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Sniff, sniff... It's nearly time to get your handkerchiefs out again! With flu and cold season well on its way, it's time to take a look at home remedies for these annoying viruses.

Winter is fast approaching, and for those people living in northern-hemisphere countries that means cold and flu season is starting too. A strong and healthy immune system reduces your risk of catching them, but how can you remedy and manage colds and the flu naturally if you are unlucky enough to get ill anyway?

Cold and flu season — when and why?

Winter is the prime time for both colds and influenza, but they will peak at different months of the year depending on your location. The US Centers for Disease Control and Prevention (CDC) has data that shows October and November are already great “warm-up months” for the flu, but that flu rates really soar between December and March. February is actually the busiest month for the flu.

If you want to know how to take care of yourself, your children or your partner when you come down with a cold or the flu, you will first need to know what the differences between the two are. A surprising number of people is not aware of these differences, and will claim to have “come down with the flu” when they notice a runny nose or a slightly sore throat. So, just in case you are wondering, let's take a look at the differences between the common cold and the flu.

The influenza virus comes in different types. You've got the bird flu (H5N1), the swine flu (H1N1), and various strains of seasonal flu — which is of course what you are most likely to get right now. Five to 20 percent of United States residents will suffer from a strain of seasonal flu this year.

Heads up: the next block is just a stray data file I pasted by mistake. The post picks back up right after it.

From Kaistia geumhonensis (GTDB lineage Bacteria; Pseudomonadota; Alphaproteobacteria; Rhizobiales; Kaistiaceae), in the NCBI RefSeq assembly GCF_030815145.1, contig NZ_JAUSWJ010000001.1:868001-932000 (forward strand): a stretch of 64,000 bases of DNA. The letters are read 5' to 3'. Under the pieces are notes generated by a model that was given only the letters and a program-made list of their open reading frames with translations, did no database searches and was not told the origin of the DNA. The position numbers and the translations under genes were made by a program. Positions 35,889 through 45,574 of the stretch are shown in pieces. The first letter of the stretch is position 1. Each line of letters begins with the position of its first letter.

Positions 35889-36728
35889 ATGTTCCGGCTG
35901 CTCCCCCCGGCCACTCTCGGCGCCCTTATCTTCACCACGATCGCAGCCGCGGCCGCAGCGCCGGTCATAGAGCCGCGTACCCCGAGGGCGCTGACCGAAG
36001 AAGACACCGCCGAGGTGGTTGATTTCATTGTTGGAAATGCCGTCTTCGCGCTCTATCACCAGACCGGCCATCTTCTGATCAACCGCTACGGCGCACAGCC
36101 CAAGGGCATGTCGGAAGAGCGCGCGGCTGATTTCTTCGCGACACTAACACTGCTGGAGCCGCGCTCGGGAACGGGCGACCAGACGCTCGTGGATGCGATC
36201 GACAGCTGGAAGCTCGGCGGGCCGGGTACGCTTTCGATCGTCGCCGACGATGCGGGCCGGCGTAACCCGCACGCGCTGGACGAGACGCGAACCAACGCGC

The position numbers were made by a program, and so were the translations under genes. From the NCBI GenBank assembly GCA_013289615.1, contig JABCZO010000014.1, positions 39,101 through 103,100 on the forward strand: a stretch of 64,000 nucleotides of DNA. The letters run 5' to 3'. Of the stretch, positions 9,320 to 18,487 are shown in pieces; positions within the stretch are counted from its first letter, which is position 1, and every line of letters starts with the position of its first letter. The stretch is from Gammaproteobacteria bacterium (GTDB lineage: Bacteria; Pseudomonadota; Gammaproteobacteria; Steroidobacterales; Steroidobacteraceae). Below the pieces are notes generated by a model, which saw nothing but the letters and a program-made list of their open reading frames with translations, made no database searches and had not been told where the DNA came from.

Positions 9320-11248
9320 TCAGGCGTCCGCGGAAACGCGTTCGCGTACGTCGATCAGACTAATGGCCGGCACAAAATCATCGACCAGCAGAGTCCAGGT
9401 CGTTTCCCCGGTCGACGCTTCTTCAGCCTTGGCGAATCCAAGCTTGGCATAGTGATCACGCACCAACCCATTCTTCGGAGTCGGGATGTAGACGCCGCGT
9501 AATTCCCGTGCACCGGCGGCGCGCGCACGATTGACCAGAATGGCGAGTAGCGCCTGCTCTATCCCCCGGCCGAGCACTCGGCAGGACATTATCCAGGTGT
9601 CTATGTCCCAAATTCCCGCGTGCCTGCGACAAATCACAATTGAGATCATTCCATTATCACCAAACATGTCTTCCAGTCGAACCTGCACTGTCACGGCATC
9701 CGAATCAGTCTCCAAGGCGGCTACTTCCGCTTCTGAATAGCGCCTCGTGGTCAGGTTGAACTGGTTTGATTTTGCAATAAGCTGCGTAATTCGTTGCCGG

The symptoms can be:

  • Fever

  • Muscle and joint pain, possibly all over the body

  • A headache

  • Fatigue

  • Nausea, vomiting and diarrhea

  • Chills

  • And then there are the symptoms that also come with the common cold — a snotty nose, sneezing, coughing and a sore throat

The common cold is caused by different viruses than the flu, and although some of the symptoms are the same a cold is usually much milder than the flu. You can expect:

  • A runny or congested nose

  • Sneezing

  • Coughing and a sore throat

  • Watery and perhaps irritated eyes

  • And then you may have a slight headache and a low fever — a common cold may make you feel a little under weather, but won't force you to stay in bed all day whether you want to or not.

Those people who are not sure whether they have a strain of influenza or are dealing with a common cold can always head to their family doctor and get tested.

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